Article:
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Cuomo orders women giving birth be allowed 'support person' at hospital

Mount Sinai South Nassau hospital in Oceanside in

Mount Sinai South Nassau hospital in Oceanside in September officially changed its name from South Nassau Communities Hospital. Credit: Joe Calderone

Gov. Andrew M. Cuomo on Saturday quashed two major health systems’ fledgling bans on visitors — including spouses and partners — accompanying women while they give birth.

Cuomo on Saturday issued an executive order requiring all hospitals to allow one "support person" who does not have a fever to be in the labor and delivery areas.

“In no hospital in New York will a woman be forced to be alone when she gives birth. Not now, not ever,” Cuomo tweeted.

On Tuesday, Manhattan-based Mount Sinai Health Systems, which runs Mount Sinai South Nassau hospital in Oceanside, instituted the prohibition to reduce the risk of transmission of COVID-19.

“By implementing this, we create the safest setting for patients, newborns and our health care providers," Dr. Alan Garely, chairman of the OB-GYN department at Mount Sinai South Nassau, told Newsday at the time.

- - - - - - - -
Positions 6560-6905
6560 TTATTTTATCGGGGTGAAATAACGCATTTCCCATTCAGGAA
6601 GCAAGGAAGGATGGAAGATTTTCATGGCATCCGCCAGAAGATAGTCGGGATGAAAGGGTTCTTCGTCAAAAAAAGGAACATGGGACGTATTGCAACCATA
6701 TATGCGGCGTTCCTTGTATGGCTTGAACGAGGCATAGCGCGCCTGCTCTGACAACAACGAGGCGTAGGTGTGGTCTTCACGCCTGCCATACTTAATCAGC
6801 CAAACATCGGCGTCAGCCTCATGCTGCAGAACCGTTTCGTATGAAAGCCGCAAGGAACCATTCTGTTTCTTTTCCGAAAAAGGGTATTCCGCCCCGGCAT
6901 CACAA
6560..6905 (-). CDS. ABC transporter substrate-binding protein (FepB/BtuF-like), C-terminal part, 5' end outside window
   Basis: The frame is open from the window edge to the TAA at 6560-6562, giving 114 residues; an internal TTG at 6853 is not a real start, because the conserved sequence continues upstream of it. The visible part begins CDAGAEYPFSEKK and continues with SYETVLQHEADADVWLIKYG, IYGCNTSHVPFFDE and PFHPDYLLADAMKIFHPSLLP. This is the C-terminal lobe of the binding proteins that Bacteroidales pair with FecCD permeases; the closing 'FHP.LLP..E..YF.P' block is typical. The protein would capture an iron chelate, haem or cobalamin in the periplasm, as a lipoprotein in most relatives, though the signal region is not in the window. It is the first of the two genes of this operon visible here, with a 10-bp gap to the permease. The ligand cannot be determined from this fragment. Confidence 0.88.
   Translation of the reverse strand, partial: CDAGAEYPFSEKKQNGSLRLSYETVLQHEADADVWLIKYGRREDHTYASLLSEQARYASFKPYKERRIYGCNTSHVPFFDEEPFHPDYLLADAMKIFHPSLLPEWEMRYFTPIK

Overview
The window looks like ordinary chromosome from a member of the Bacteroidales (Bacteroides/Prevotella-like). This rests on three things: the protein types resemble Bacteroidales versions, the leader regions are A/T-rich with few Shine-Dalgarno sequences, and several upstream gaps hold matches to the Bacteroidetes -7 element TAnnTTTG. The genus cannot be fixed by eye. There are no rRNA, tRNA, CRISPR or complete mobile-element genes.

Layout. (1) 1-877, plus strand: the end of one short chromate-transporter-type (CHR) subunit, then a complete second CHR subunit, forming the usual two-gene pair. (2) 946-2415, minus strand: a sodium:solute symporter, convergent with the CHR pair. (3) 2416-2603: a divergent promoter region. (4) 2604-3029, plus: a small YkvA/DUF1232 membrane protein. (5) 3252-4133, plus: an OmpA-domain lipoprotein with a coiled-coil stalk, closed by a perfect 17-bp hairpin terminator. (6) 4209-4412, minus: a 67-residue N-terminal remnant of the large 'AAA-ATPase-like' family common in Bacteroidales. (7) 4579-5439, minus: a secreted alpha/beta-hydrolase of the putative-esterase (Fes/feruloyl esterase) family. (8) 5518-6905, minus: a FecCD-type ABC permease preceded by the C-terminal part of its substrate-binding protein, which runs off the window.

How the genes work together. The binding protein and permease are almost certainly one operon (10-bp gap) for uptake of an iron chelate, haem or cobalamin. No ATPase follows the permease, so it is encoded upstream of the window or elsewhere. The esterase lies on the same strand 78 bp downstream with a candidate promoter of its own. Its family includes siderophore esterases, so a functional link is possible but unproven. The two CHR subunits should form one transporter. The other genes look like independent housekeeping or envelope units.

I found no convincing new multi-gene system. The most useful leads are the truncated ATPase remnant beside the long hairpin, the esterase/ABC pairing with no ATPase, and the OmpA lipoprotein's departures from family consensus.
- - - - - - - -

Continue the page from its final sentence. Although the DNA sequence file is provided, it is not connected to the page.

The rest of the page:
Manhattan-based NewYork-Presbyterian’s ban began on Monday.

A petition against the hospitals’ moves that was posted March 22 had more than 613,000 signatures by Saturday afternoon.

Mount Sinai on Saturday released a statement that said: “In partnership with New York State, effective today, we will permit one healthy partner to join the expectant mother for labor and delivery. We have always — and will always — make these difficult decisions with the best of intentions and safety of the mother, baby and our staff as our guiding principle.”

NewYork-Presbyterian said in a statement: “We will comply with the Executive Order regarding visitors for obstetric patients, effective immediately. Our highest priority continues to be the safety and wellbeing of our patients, their families, and our staff.”

Cuomo's move follows the state Health Department’s advisory Friday that requires hospitals to allow one support person in labor and delivery settings if the patient wants it, as long as the person has no COVID-19 symptoms and is not suspected of having the virus. A support person is defined in the advisory as a spouse, partner, sibling, doula or any other person the patient chooses. The advisory clarifies a March 21 "guidance" on the matter.

The secretary to the governor, Melissa DeRosa, said at the governor's daily coronavirus update Saturday that "some of the hospitals were ignoring" the guidance, so the Health Department ramped it up Friday to a directive "and we're going to reinforce that in an executive order."